That could be quite a windfall for Microsoft, which now owns top sites for job searching and developer collaboration. With the combination of recent acquisitions LinkedIn and now GitHub, Microsoft owns two of the most influential professional networks.
“Every business is a software business,” Nadella told CNBC’s “Squawk Alley” on Monday, citing LinkedIn hiring data in fields like retail and energy. “Developers are going to be required everywhere.”
The obvious benefits from Microsoft’s acquisition of GitHub are the ways it can augment Microsoft’s cloud product, Azure.
But less obvious is that GitHub, where coders and programmers gather to discuss and learn computer science techniques, can also serve as portfolio — a feature Andreessen Horowitz recognized when it invested in 2012.
The theory has held up:
- “You need something to hold in your hand when you face employers,” computer scientist Daniel Kmak blogged. “GitHub is a place where you can show your code. For example, when you learn new technology, go create a repository with some small proof of concept how to leverage that technology and upload it to GitHub.”
- Job search site Dice concurred, writing a few years ago: “When it comes to job hunting, tech pros are routinely told that being active on GitHub gives them an advantage because it provides recruiters and hiring managers with a way to size up their skills.”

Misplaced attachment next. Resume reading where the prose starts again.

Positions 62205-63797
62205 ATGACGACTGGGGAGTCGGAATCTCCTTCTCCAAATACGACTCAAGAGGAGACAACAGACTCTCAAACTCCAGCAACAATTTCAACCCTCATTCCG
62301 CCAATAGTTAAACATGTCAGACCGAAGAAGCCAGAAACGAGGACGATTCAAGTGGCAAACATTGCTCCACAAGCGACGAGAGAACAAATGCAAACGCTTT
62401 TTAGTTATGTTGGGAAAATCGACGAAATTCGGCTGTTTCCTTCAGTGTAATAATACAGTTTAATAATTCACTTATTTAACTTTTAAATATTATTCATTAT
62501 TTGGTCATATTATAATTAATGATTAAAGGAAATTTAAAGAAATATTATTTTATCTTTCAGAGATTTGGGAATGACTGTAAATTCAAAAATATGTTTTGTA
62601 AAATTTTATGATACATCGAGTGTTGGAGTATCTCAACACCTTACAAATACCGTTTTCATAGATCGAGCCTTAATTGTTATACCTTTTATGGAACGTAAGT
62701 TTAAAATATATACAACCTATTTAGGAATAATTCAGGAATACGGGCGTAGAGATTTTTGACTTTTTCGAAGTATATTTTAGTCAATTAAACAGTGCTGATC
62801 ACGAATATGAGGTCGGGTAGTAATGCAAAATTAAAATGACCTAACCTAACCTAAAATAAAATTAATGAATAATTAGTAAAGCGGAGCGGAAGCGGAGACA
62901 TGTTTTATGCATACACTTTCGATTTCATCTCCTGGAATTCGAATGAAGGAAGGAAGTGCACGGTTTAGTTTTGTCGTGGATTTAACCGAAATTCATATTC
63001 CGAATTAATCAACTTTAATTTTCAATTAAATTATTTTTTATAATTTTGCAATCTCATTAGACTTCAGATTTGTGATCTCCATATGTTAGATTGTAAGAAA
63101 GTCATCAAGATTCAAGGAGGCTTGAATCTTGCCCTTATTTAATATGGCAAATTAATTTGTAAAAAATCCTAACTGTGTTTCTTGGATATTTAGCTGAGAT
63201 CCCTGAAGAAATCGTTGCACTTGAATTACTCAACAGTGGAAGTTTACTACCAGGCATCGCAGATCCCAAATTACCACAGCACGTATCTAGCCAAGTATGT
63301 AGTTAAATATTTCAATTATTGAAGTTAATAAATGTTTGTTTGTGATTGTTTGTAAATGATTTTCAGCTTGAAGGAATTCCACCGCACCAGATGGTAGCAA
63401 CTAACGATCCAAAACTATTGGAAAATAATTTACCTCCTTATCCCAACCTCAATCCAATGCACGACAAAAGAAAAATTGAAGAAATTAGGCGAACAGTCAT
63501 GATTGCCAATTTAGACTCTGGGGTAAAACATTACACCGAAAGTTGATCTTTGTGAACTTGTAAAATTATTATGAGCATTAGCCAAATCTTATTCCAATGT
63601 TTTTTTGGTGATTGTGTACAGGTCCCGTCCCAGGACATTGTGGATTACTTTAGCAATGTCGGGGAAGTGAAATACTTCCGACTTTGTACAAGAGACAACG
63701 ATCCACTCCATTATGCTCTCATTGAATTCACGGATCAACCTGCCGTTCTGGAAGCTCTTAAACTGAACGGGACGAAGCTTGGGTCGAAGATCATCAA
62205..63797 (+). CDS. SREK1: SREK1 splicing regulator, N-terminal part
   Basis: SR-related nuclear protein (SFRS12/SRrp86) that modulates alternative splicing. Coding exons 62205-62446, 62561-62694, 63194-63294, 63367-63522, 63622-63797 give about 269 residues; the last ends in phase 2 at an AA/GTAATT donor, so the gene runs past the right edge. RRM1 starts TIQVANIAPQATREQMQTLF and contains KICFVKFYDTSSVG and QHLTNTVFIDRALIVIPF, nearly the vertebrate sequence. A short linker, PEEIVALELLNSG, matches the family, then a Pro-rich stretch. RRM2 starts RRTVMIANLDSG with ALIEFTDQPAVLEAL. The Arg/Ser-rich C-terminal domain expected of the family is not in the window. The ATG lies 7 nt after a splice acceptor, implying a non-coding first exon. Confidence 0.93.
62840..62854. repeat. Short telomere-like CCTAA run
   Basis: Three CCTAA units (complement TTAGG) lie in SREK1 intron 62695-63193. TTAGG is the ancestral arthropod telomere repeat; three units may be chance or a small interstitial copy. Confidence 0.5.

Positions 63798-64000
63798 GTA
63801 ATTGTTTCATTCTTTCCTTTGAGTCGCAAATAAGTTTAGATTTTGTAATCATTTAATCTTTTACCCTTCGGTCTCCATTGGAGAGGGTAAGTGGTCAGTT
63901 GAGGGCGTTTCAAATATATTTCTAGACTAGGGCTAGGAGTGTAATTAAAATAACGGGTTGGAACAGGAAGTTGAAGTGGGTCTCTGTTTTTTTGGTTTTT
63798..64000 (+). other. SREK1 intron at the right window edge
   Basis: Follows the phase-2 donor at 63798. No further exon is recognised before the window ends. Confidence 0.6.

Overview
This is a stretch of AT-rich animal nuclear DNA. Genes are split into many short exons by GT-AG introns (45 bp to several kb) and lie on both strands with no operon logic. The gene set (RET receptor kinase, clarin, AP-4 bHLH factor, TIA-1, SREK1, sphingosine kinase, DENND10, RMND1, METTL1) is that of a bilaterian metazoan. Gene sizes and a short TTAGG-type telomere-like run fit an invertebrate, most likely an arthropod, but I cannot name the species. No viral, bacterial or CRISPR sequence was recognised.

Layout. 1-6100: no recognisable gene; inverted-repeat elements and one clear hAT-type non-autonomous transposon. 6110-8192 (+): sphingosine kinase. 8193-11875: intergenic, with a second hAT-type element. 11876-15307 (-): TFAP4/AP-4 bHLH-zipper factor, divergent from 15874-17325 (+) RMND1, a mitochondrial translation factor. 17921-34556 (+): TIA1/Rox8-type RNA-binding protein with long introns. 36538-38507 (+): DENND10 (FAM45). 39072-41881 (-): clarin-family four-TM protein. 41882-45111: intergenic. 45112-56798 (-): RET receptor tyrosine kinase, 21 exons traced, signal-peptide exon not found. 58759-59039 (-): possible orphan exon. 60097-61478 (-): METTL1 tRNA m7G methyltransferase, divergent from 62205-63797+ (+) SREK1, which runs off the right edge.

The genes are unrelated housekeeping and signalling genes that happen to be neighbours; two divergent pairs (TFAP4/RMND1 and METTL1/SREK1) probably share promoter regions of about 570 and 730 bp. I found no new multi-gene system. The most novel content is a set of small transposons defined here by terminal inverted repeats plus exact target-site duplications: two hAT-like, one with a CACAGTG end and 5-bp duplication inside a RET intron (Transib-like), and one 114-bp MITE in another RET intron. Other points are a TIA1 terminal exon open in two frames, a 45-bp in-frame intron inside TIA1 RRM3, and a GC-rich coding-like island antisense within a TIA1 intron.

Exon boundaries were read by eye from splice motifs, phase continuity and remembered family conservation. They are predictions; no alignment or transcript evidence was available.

- “GitHub is a great equaliser,” entrepreneur Josh Wulf wrote. You may not be able to get a job in Australia from India, but there is nothing stopping you from working with Australians on GitHub from India.”
The fact that Microsoft owns two of the top recruiting tools for tech jobs matters because firms will pay top dollar to hire the best coders. Companies are even hiring chefs from Michelin-starred restaurants to recruit and retain talent.
There’s no sign that Silicon Valley’s war for top talent will subside soon — and while neither primarily focus on education, both GitHub and LinkedIn offer tools to help professionals stay competitive.
Indeed, Udacity, an online education website, lists GitHub and LinkedIn profiles as two top ways to impress future employers.
“LinkedIn profiles are an extremely valuable asset to your job portfolio. Unlike a resume, which is confined by length, you are able to describe in more detail the projects or work that you have done on your LinkedIn profile,” Udacity says. “GitHub, in addition to being an essential tool and resource for programmers, is a powerful networking tool. Hiring managers will look at your profile when considering you for a role.”